The Tomorrow Project aims to follow participants between the ages of 35 and 69 for as long as fifty years to see if there are any lifestyle, genetic or other factors that lead to cancer.
Dr. Paula Robson says the idea is to look at all the information that people provide up until disease occurs.
Then they'll compare groups of people who’ve developed cancer versus those who didn’t to see if there are clues to the cause of the disease.
The hope is the information will lead to new strategies for prevention, early diagnosis and treatment.
Robson says they’re now able to put out a call for independent researchers if their data finds a spike in specific cancers based on postal codes to find out why it’s happening.
“We can start to match up where people live with various aspects of water quality, air quality, and it depends on the data that are out there but these are certainly things that we can do," she says. "Not on an individual level but on a group level.”
That possibility has also prompted the Tomorrow Project to look at a new way of thinking in their participant engagement strategy. They will advise participants if some risk factors become evident, as the study moves along.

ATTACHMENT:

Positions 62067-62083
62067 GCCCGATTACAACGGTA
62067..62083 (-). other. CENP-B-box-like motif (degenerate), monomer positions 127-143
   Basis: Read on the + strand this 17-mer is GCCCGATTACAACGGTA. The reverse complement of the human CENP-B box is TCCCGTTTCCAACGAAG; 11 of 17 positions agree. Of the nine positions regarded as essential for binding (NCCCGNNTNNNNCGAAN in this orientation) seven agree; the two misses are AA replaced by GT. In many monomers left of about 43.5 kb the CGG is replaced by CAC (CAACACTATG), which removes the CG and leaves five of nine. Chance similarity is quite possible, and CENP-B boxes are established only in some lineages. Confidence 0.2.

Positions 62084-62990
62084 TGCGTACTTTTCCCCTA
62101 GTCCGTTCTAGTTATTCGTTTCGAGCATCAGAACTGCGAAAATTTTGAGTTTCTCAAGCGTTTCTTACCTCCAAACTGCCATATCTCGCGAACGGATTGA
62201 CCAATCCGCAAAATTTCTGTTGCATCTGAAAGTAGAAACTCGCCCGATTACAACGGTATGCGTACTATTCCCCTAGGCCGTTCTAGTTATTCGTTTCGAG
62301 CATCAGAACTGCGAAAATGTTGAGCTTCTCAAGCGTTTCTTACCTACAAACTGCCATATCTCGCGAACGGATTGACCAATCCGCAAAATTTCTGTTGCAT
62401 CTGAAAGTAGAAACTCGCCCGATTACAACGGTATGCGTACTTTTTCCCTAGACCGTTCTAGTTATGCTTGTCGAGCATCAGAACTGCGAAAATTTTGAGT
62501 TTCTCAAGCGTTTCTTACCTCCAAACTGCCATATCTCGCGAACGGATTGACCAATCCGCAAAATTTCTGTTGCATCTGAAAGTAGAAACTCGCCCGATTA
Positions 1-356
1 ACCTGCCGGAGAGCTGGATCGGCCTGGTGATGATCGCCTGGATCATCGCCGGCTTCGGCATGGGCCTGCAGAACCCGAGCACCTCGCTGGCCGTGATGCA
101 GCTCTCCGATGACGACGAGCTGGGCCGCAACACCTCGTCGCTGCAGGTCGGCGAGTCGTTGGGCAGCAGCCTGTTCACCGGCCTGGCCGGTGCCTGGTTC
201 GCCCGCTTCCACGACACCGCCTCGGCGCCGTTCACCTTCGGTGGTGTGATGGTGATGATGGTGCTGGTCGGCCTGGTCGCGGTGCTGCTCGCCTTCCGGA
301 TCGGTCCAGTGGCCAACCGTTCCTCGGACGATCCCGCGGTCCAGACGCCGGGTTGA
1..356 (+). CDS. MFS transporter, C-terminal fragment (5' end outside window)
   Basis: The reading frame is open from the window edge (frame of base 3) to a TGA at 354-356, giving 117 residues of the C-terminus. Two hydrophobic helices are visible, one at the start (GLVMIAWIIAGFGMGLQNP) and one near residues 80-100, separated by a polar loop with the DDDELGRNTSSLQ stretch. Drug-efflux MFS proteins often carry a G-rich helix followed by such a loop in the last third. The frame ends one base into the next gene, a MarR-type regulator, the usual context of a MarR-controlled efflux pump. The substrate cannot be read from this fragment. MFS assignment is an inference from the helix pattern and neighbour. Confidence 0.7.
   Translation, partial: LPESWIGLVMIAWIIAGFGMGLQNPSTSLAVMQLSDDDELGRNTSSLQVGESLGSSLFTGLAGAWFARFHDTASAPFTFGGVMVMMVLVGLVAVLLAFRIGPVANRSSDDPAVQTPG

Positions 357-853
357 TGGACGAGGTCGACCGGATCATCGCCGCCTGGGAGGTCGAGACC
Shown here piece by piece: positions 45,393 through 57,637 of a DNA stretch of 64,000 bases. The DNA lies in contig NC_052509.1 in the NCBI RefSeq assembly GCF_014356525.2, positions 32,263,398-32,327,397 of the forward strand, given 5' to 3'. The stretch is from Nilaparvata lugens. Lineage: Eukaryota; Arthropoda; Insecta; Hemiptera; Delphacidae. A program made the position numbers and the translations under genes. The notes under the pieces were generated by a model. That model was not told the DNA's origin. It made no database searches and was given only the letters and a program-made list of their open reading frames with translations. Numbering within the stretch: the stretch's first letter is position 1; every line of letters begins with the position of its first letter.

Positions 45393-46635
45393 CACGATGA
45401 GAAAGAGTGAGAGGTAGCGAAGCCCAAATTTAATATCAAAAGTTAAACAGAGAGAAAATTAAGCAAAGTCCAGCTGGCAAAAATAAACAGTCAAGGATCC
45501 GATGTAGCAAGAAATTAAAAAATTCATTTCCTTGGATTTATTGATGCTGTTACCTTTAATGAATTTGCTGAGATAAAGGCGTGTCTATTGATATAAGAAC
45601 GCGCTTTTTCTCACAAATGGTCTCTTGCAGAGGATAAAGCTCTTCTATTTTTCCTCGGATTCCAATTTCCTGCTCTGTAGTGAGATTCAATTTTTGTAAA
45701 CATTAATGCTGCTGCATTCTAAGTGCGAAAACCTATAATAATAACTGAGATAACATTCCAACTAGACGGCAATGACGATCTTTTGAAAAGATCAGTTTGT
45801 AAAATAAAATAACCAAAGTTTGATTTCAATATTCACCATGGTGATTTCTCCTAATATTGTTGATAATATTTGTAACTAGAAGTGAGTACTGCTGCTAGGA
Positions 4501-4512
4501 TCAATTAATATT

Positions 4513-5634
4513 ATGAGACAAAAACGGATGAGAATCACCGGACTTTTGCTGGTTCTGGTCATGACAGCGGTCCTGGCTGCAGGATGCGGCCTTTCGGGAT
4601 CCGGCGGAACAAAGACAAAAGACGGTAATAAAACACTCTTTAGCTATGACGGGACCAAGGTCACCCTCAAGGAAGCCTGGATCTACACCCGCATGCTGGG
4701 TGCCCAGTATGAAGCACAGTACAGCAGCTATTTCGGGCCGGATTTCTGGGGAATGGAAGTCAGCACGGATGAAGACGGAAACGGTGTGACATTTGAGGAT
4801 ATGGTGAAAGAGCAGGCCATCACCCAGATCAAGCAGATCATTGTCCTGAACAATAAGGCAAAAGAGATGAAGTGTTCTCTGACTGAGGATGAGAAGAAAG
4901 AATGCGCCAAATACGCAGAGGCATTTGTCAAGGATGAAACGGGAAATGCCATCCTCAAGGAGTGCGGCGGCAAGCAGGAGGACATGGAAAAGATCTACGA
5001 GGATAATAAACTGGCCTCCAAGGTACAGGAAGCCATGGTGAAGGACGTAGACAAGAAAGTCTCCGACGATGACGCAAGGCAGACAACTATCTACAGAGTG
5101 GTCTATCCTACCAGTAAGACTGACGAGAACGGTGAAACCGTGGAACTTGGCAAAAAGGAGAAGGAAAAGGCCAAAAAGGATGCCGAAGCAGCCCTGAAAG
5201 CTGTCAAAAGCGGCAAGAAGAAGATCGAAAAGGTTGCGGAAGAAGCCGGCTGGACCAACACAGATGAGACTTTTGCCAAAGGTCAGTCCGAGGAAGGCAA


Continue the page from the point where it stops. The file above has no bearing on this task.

“There have been suggestions in the past that you should not intervene, that this should be observational," says Robson. "The thinking is now developing to say if there is something there that we can absolutely say `you probably could reduce your risk if you did this,' I think it’s beholden on us to go back to the participants with that information.”
The project began signing up participants in 2001, and they’re now 500 short. They’ve called on groups to get involved and the Edmonton zone of Alberta Health Services paramedics are now taking part.
In 2008, the Tomorrow Project in Alberta joined British Columbia, Ontario, Quebec, and Atlantic Canada to form The Canadian Partnership for Tomorrow Project, a national study that has expanded its protocols to include the collection of more information necessary to better understand the causes of cancer and other diseases.
The national initiative is largely sponsored by the Canadian Partnership Against Cancer.
(CHED, The Canadian Press)